IAG deal would boost passenger numbers, Aer Lingus head says
Incoming chief executive Stephen Kavanagh says sale would benefit Heathrow routes
Incoming Aer Lingus chief executive Liam Kavanagh has said the IAG deal would boost passenger numbers on the airline’s Heathrow routes. File photograph: Frank Miller/The Irish Times
A deal with International Airlines Group (IAG) will boost passenger numbers on the routes between Ireland and Heathrow that are at the centre of the debate over whether Aer Lingus should be sold to its rival, according to the Irish carrier’s incoming chief executive.
Aer Lingus yesterday reported that a once-off payment of €192 million to end a dispute over its pension scheme left it with a €111.5 million loss last year.
However, excluding that, the airline’s businesses made a €72 million profit.
Following the results’ publication, chief executive designate, Stephen Kavanagh, warned that a failure to accept IAG’s proposed €1.36 billion bid for the airline would be “an opportunity forgone”.
He argued that a sale to the group, owner of British Airways and Spanish airlines Iberia and Vueling, would actually boost traffic on the routes connecting Irish airports with Heathrow that opponents of a deal fear would be lost if a sale goes ahead.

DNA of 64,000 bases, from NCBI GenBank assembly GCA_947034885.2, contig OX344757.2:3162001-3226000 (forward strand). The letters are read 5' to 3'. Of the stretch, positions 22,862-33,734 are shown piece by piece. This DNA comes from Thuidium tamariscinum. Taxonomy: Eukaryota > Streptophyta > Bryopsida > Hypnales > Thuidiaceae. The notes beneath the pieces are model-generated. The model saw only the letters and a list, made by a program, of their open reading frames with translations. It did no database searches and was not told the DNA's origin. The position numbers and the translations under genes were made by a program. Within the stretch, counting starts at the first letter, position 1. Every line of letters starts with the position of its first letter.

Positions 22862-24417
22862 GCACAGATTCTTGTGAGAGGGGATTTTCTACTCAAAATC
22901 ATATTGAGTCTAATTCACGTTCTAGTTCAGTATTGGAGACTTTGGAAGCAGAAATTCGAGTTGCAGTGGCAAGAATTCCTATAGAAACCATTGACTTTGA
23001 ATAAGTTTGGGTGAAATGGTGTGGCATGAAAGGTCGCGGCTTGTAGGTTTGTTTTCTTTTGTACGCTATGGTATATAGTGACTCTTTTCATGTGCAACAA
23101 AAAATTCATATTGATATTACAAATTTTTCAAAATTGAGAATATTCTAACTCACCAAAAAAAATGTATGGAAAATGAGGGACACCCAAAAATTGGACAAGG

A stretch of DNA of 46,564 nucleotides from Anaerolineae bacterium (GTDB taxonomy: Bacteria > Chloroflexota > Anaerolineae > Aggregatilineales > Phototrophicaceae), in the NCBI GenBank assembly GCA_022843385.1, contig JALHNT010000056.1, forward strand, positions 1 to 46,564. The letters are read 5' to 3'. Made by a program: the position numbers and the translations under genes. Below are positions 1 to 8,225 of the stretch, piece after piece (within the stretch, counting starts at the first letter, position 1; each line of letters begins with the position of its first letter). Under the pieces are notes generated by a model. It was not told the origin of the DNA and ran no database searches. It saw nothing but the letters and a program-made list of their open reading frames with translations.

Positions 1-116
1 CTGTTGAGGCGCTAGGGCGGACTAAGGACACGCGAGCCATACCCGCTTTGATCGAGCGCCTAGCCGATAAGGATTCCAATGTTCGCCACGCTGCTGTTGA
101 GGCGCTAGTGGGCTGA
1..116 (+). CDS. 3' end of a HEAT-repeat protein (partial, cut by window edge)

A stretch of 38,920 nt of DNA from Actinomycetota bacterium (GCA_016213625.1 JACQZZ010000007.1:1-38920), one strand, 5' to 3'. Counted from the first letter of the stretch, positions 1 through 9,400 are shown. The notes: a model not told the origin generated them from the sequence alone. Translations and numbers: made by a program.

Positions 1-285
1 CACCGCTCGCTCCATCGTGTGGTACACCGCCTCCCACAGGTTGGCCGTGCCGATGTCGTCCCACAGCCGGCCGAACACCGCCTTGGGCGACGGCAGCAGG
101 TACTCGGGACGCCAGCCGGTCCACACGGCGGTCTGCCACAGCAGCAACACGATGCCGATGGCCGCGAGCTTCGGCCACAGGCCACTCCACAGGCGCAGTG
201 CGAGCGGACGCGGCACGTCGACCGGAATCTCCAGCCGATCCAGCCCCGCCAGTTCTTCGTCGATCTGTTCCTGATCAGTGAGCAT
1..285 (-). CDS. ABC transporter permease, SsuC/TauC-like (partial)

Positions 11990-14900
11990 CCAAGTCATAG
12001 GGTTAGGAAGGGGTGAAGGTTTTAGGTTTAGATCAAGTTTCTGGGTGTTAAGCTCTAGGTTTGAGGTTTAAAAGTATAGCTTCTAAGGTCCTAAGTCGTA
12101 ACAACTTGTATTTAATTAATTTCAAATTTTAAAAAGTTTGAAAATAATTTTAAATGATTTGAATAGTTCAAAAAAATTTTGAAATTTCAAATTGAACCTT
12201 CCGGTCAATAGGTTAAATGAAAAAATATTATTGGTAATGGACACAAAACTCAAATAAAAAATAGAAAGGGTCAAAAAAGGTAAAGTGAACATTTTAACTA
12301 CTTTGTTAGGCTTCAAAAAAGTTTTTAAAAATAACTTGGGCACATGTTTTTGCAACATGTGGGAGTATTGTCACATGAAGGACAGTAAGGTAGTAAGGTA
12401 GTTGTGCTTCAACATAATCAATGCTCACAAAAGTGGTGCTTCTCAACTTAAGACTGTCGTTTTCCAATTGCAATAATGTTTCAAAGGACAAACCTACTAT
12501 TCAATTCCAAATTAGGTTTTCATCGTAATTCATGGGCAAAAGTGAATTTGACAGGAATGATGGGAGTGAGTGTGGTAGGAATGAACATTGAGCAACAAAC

The Heathrow services are seen as critical to the State’s links to tourism and investment markets. Mr Kavanagh said if the sale goes through IAG’s airlines and its partners would begin selling tickets on these routes.
Selling our seats
Last year the number of people that flew between Shannon and Heathrow fell by 22,000 to 233,000.
Mr Kavanagh said this was as a result of Aer Lingus’s own decision to launch two daily transatlantic services from the Co Clare airport. Most of the traffic from there to the London hub was destined for North America, so some passengers simply switched to the direct service.
He said the London route could be opened up to a bigger market if Aer Lingus were to become part of IAG as British Airways, the group’s US partner American Airlines and members of the broader Oneworld Alliance would all sell Shannon-Heathrow.
Share offerColm Barrington
IAG’s primary aim is to cash-in on Dublin’s position as a hub for travel between Europe and North America.
Aer Lingus is already growing this; around one third of its passengers on transatlantic routes out of Dublin are transferring from airports in Britain and Europe.
The airline carried a total of 1.3 million passengers across the Atlantic in 2014, 24 per cent more than in 2013. About 76 million flew between Europe and North America last year, which means that Aer Lingus has less than 2 per cent of the overall market.
The company believes it can carve out a bigger share of that market for itself by cashing in on Dublin and Ireland’s geographic position and other advantages such as the fact that passengers can clear US customs and immigration at the Republic’s airports before travelling to the US.